who had been condemned, and who had at first intended to
save himself by flight, had nevertheless allowed himself to
be strangled without resistance by his mother, who had
obstructed him in his design. Osman Bey has only lately,
he assures me himself, abolished the custom there of burying
old people alive, when they become feeble. A pit used to be
dug and a horizontal passage at the end of it, and the body
laid within, like that of a dead person, firmly swathed in
cloths ; by his side they placed a bowl with merisa, fermented
Durra water, a pipe, and a hoe, to cultivate the land ; also,
according to the wealth of the individual, one or two ounces
of gold, to pay the ferryman who must convey the deceased
across the great river which flows between heaven and hell.
The entrance is then filled up with rubbish. Indeed, ac-
cording to Osman, the whole legend of Charon, even with a
Cerberus, appears still to exist here.

This custom of burying old people alive also exists, as I
afterwards heard, among the negro tribes to the south of


Kordofan. Invalids and cripples, those especially who have
an infectious malady, are there also put to death in a similar
manner. The family complains to the sick man, that be-
cause of him, no one will come near them any longer ; that
he himself is wretclied, and death would be only a gain for
him; that he would again find his relations in the other
world, and would be in health and happiness there. They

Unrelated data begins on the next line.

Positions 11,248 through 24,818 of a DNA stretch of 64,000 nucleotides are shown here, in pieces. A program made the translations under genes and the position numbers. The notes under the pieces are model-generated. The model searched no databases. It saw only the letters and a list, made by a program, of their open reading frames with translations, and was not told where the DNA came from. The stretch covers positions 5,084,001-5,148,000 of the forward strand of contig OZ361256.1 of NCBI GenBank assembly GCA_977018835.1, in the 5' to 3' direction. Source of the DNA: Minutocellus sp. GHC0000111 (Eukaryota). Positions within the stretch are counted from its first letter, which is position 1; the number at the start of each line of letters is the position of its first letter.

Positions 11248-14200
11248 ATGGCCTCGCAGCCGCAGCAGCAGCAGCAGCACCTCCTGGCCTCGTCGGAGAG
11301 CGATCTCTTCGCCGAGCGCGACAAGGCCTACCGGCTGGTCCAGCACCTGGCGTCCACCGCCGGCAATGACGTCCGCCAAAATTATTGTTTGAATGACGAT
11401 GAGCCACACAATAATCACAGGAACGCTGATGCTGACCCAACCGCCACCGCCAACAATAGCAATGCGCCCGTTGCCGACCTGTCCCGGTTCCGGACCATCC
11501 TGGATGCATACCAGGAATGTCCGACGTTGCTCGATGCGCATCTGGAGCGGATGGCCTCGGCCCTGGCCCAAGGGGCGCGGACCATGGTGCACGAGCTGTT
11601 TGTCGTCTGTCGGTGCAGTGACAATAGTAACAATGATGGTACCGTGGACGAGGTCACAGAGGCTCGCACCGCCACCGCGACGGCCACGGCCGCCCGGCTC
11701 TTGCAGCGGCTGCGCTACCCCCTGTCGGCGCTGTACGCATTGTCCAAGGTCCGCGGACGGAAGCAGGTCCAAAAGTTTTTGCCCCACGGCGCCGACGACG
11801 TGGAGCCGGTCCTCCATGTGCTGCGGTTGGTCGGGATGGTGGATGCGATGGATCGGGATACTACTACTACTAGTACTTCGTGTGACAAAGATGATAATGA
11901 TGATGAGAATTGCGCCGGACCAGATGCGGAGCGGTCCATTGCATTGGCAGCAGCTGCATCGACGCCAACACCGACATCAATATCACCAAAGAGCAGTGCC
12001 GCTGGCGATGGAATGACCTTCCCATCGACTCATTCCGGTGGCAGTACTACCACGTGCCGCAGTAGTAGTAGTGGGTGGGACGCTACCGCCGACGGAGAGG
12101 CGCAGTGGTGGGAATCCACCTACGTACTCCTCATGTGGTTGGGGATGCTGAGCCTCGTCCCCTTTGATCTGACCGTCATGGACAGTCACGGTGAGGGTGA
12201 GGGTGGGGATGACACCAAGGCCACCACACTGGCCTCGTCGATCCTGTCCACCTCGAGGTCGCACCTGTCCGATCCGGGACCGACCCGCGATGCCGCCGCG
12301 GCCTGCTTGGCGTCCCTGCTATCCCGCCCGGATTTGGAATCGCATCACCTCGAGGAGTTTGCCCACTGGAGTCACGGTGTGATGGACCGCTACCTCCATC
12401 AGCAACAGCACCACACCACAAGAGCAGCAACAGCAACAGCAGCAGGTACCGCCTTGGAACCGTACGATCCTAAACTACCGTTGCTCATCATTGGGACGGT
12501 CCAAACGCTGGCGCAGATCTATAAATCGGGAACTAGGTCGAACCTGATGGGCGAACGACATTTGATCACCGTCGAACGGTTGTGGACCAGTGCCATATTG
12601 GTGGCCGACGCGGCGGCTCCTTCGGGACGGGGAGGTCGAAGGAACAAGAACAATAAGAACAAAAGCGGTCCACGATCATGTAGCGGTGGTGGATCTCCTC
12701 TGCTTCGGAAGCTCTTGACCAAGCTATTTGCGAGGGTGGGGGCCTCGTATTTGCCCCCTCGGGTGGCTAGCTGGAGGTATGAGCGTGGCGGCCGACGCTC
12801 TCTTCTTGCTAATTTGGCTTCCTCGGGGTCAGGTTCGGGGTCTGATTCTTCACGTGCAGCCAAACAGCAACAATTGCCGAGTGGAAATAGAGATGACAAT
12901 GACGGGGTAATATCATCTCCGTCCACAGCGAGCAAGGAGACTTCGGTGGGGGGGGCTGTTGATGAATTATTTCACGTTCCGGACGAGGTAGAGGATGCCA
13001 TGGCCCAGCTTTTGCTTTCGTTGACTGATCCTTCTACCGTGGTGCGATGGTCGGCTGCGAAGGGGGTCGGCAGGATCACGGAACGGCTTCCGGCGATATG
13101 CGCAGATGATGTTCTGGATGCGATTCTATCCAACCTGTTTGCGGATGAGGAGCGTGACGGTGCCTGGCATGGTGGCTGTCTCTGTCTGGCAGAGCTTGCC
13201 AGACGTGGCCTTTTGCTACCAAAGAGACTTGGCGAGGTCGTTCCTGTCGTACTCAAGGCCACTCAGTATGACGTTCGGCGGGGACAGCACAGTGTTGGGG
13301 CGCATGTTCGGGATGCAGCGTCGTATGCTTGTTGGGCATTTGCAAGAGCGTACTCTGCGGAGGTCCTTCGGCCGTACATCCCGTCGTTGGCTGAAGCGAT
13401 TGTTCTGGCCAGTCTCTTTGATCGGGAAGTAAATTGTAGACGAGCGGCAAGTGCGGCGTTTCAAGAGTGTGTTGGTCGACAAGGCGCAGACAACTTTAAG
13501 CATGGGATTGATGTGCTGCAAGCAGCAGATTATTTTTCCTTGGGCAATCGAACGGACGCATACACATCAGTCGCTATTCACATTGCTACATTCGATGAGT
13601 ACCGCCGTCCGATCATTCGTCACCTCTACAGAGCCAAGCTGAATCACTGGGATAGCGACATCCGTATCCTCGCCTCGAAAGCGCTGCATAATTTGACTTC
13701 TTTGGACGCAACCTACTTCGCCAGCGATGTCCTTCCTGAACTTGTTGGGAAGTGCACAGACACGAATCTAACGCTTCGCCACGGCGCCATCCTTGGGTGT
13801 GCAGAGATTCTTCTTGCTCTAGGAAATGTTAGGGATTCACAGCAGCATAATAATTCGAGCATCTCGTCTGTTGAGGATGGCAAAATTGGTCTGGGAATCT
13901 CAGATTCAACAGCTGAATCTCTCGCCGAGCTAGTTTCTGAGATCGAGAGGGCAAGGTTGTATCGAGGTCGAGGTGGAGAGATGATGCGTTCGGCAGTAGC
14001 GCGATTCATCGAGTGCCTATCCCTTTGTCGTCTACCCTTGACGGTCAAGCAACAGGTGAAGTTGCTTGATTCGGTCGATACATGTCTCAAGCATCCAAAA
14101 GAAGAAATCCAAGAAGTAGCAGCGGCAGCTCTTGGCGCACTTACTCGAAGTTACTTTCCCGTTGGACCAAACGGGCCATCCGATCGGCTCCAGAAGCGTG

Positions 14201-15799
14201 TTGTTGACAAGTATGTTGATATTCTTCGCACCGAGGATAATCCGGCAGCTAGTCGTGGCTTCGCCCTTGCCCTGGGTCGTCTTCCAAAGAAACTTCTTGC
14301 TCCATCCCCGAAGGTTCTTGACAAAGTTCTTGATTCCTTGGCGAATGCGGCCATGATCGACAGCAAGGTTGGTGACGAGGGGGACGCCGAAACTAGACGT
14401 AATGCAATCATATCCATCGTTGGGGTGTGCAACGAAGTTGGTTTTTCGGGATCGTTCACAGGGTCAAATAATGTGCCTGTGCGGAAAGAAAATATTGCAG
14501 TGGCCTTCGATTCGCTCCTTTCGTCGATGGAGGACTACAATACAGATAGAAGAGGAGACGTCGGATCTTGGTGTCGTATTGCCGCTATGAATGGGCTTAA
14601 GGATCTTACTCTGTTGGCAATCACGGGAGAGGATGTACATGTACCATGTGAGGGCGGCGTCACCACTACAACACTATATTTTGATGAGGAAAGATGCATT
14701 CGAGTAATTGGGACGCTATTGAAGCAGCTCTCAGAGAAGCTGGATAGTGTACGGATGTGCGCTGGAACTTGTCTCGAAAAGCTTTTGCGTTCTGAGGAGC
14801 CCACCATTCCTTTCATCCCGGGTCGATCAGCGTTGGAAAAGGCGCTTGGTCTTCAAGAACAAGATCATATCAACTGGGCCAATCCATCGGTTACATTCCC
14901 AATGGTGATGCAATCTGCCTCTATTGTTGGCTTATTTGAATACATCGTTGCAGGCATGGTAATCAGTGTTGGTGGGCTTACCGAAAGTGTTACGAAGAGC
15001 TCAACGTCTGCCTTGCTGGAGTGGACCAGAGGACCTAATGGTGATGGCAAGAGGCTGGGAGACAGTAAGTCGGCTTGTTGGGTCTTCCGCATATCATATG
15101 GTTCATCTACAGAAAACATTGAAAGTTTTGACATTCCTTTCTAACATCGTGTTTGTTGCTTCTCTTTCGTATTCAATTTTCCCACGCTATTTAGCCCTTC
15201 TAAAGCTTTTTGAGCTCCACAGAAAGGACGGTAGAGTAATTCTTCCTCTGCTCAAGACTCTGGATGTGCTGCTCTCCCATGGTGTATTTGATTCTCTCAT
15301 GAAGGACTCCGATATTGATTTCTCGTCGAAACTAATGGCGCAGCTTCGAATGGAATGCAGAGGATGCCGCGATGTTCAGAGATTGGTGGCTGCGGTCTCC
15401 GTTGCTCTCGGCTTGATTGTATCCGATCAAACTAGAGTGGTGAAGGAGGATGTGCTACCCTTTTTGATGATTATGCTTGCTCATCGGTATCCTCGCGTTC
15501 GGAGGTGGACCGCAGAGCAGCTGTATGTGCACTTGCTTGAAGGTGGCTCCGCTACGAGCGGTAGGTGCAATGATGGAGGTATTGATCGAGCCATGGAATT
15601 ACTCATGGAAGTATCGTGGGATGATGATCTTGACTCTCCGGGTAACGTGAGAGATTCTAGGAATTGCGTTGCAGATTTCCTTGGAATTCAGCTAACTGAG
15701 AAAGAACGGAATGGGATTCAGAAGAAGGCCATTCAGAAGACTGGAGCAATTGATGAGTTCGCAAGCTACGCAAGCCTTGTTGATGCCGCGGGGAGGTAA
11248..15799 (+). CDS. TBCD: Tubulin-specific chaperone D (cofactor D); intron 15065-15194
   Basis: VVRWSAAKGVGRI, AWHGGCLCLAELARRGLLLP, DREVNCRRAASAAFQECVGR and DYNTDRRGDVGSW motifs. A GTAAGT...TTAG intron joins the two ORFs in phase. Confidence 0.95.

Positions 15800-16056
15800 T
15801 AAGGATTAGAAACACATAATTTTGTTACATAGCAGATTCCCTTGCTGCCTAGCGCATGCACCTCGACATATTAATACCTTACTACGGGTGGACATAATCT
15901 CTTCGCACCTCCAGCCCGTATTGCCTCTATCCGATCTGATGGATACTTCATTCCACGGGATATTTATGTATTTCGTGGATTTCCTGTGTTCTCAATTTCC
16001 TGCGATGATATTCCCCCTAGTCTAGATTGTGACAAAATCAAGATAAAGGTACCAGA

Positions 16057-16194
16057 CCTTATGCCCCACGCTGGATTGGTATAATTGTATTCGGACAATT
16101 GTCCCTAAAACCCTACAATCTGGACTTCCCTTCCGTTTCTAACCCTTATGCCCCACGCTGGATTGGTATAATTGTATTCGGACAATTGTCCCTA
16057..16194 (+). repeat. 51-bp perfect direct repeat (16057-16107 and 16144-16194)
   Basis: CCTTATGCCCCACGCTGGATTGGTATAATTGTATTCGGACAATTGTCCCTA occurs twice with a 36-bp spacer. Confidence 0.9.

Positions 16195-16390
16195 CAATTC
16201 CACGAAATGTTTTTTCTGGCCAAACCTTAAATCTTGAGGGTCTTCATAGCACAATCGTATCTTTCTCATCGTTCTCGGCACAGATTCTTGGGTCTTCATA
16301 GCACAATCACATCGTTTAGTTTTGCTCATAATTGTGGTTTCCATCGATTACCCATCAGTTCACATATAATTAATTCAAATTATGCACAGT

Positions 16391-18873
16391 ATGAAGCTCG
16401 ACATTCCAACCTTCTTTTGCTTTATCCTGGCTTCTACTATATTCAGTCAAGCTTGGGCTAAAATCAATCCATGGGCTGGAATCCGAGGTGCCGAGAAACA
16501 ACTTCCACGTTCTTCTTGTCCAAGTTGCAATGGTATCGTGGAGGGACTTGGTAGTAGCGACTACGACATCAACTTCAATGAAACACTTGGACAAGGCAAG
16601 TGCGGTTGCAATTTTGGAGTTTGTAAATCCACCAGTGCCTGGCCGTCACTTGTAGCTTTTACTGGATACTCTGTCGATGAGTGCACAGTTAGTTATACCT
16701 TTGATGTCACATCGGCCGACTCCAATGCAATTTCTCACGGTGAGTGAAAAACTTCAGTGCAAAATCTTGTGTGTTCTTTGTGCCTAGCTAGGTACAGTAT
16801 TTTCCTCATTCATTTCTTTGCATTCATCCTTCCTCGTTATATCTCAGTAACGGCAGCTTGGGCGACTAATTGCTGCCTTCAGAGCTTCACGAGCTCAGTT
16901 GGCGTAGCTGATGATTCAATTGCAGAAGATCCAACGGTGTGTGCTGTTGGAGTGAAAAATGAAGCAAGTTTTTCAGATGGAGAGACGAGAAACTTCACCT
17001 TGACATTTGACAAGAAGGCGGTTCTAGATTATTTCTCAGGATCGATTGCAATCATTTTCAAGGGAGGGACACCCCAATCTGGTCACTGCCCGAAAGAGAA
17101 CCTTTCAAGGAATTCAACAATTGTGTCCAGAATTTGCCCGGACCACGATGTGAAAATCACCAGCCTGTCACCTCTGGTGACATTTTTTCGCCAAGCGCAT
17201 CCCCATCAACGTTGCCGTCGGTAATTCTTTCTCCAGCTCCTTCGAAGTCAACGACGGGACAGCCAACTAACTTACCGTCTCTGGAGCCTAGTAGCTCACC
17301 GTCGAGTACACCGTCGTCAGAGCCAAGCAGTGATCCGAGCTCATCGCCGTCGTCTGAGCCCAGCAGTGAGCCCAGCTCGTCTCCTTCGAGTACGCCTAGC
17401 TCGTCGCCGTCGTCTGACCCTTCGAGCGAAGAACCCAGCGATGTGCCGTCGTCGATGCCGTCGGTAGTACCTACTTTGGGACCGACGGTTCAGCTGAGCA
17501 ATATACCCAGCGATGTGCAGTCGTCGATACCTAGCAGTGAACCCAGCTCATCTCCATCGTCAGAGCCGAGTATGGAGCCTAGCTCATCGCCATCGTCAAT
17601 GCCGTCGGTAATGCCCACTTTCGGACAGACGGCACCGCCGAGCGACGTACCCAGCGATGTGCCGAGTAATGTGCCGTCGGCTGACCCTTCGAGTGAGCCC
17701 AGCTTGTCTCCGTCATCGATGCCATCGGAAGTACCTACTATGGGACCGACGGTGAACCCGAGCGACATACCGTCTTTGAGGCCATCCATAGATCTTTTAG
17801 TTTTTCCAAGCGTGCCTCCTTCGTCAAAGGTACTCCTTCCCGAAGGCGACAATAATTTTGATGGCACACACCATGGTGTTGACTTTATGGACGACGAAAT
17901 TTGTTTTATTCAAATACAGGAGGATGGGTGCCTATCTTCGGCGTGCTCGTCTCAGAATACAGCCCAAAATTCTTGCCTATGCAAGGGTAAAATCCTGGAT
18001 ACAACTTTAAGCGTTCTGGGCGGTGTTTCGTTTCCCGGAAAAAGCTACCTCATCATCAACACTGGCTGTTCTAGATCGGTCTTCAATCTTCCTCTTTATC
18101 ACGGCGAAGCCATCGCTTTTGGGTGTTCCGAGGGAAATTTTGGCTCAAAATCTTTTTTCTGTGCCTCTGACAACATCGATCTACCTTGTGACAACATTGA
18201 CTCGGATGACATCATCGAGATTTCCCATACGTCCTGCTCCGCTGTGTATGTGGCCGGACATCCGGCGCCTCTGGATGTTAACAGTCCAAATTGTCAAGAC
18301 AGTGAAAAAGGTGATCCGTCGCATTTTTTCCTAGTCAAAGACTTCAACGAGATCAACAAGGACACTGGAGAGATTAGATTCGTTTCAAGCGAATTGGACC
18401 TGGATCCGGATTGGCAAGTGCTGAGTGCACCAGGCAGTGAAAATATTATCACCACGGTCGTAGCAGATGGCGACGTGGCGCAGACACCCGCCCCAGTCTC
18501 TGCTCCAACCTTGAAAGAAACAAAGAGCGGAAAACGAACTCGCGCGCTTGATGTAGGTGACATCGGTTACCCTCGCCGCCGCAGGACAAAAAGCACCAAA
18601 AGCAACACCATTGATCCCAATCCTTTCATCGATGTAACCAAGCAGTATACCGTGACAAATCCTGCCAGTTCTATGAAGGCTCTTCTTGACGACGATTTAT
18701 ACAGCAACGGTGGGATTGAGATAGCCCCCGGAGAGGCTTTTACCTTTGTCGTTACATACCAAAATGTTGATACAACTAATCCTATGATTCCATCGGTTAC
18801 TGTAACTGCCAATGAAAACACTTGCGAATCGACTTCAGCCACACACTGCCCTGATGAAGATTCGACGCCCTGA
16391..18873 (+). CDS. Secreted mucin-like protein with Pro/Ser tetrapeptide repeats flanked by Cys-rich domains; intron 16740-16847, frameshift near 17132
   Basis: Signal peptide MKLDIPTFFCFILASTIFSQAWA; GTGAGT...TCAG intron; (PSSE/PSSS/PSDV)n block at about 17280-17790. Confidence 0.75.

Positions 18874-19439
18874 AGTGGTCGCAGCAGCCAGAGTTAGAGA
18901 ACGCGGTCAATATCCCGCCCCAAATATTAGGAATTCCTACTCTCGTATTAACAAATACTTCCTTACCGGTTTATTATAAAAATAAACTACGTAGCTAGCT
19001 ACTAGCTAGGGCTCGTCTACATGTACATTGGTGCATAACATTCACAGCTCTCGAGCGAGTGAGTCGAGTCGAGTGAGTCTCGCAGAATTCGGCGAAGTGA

charge him with kind messages to all the deceased, and then
hwry him either as they do in Fazoql, or standing upright in
a pit. Besides merisa, bread, a hoe, and a pipe, he is there
given a sword and two pairs of sandals, for the deceased
live in the otlier world just as they do here on earth, only
in greater happiness.

The dead are buried with loud lamentations, while their
iictions and good qualities are extolled. Nothing is there
known of a river and ferryman of the lower world, but tliey
are acquainted A\-ith the old Mohammedan legend of the
invisible angel Asrael, or as he was here called Osrain. He
is commissioned by Grod, as they say, to receive the souls of
the dead, and to conduct the good to the place of reward,
the bad to that of punishment. He dwells upon a tree, el
Segerat JMohana (the Tree of Completion), which has as
many leaves as there are living men. There is a name upon
every leaf, and a new one grows whenever a child is born.
If any one sickens, his leaf fades, and should he die, Osrain
breaks it off. In former times he used to come in a visible
form to those whom he was going to carry away from the
earth, and thereby put them in a great fright. Since the
days of the Prophet he has been invisible, for when he came
to fetch the soul of Mohammed, the latter told him that it
was not good that he should terrify mankind by his visible
appearance ; they might then easily die of fright without
having previously prayed; for he himself, although very
courageous, and a man of enlarged mind, had been terrified
by his appearance. The Prophet, therefore, prayed to God
that he would make Osrain invisible, and the prayer was



Osman Bey told me that among some otber tribes in
Fazoql, the king was obliged to administer justice daily be-
neath a certain tree. If on account of sickness, or from any
other mishap, which renders him unfit, he does not make his
appearance for three whole days, he is hung up. Two razors
are placed in the noose, and when this is draAvn tight, they
cut the throat across.